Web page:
Hello, friends. This week, I felt tired. I was easily irritated. I slept poorly, drank too much coffee, and didn’t get enough fresh air. It follows that I also didn’t write as much of my novel as I’d hoped – and not for lack of honest effort.
In the past, I’d have been angry with myself. I’d have decided that I was a slacker and an impostor, and found ways to punish myself. It would not have occurred to me that a) I don’t treat others this way, and 2) I would not tolerate this treatment from someone else.
However, in a small but encouraging sign that change is always possible, I didn’t fall for the own-worst-enemy routine. Instead, I decided to be gentle with myself. I gave myself an hour off. And when that hour was over, I went to my writing shed and happily fixed a scene that had been troubling me for 2 days. It really works, not being a jerk to oneself.
In an effort to step back and protect myself in future rough weeks, I’ve made a checklist called, “I’m stuck/tired/lethargic/don’t feel up to writing, WAAAAAH.” As its name so subtly suggests, I’m aiming to train myself to refer to this list every time I feel stuck, etc.
When I mentioned my checklist on Twitter, I got an immediate response and fell into a really interesting private conversation with another writer, which made me think that I should share my list here. It’s geared to me as a self-employed writer, of course, but I think it’s much more broadly applicable.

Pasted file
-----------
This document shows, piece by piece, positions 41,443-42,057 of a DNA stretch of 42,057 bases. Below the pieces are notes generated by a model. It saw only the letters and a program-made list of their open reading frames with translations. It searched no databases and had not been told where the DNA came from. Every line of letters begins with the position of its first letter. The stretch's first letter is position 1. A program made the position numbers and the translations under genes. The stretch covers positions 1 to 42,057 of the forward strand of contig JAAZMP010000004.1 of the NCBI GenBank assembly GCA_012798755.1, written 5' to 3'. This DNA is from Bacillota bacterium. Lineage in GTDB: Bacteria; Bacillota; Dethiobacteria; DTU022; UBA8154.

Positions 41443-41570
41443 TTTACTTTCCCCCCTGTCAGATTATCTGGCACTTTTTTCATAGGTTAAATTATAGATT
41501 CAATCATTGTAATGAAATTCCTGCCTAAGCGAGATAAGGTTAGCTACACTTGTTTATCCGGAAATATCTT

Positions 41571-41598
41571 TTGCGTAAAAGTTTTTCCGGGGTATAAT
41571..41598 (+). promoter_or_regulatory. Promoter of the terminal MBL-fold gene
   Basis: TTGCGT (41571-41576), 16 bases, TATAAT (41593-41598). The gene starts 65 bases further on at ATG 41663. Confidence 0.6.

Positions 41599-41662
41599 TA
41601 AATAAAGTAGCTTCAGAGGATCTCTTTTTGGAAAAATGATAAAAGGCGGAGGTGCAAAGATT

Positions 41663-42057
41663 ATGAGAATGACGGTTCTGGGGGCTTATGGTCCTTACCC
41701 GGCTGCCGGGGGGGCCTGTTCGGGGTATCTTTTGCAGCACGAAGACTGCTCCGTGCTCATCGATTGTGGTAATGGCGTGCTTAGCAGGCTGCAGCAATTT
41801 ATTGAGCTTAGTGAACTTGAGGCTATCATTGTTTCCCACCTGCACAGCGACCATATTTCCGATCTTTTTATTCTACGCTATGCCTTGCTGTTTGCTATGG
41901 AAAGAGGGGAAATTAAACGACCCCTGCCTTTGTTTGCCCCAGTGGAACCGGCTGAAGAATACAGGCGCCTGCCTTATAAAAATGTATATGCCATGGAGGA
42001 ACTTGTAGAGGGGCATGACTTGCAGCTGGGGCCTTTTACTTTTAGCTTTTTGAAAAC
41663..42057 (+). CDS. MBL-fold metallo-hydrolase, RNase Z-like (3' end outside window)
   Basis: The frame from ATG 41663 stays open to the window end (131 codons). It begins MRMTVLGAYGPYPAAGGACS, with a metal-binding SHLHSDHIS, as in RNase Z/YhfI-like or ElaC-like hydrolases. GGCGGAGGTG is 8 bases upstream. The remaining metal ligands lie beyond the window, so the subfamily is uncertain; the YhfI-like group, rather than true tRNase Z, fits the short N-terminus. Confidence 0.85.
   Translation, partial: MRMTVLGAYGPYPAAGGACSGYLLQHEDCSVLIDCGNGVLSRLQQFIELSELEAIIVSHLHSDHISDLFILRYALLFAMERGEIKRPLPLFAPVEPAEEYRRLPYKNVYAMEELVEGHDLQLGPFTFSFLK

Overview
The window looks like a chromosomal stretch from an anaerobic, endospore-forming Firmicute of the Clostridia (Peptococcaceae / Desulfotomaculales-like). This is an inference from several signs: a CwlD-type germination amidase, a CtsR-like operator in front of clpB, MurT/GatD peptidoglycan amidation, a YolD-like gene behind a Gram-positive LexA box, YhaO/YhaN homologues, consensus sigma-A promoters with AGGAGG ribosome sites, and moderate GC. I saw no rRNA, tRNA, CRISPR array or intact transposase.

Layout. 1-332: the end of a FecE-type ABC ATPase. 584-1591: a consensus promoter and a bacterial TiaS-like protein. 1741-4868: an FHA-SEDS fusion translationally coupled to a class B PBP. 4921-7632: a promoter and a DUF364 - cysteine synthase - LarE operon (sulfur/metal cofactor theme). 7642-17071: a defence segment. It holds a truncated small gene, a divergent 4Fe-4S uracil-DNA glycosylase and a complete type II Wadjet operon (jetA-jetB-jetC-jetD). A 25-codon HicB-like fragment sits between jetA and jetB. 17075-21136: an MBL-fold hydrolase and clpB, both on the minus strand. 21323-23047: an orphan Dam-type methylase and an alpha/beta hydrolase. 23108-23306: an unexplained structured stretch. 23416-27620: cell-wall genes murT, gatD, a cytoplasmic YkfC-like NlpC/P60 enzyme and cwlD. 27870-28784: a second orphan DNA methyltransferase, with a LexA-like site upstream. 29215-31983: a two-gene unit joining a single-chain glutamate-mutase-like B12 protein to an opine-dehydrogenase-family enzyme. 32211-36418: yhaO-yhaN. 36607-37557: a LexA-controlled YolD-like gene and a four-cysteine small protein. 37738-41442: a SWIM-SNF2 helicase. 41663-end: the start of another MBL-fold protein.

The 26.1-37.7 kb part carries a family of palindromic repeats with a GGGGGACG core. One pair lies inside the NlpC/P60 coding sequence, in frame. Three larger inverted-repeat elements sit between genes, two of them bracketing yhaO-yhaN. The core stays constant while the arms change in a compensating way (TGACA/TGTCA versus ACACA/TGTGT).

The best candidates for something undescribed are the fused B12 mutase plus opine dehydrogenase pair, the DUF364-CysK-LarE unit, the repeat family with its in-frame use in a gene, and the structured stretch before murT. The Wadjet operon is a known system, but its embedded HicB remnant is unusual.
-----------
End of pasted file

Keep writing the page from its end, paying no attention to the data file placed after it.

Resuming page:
So, on days or in moments when I feel stuck, etc., my goal is to step back and consider: why do I feel this way? Is it a) low mood, 2) mental fatigue, 3) physical fatigue, or 4) a combination (or something else entirely)?
Then, I have a list of strategies for each type of problem.
- Focus on self-care: go for a walk, practise yoga, or make a cup of tea and drink it while looking at the garden.
- Do a couple of small tasks that cost little energy and are satisfying to check off on a list (viva the bullet journal!).
- Organize something small; choose something that gives positive concrete results.
- Think about another aspect of my life that I could change, with satisfying results, and make a plan to take care of it.
- After an period of self-care, try slipping into a writing session. Even a couple of hundred words can be a triumph.
- Take a short break from work.
- Focus on something concrete and personal (NOT for the children!).
- Maybe do something domestic: garden, bake, tidy.
- After a break, turn towards the WIP: where am I in this project? What tweaks do I need to make? Make notes towards the next writing session. Maybe slip into that writing session, or maybe not.
- Rest, already!
- Read (secondary sources or go over the existing WIP).
- Think about an aspect of the WIP and where it’s going. Once the brain is humming, slip into a writing session.
If progress on the WIP remains elusive
- Work on a secondary project (mine is currently a picture book)
- Make a list of scenes, flesh out in the historical detail in the existing WIP
- Read secondary sources
- Figure out how to start the next writing session with a sense of momentum, inevitability – map out where I need to go
That’s my checklist-in-progress. It’s far from exhaustive, though, and I hope to build on it. What do you do, friends? How do you manage work slumps and protect yourself from your harshest critic?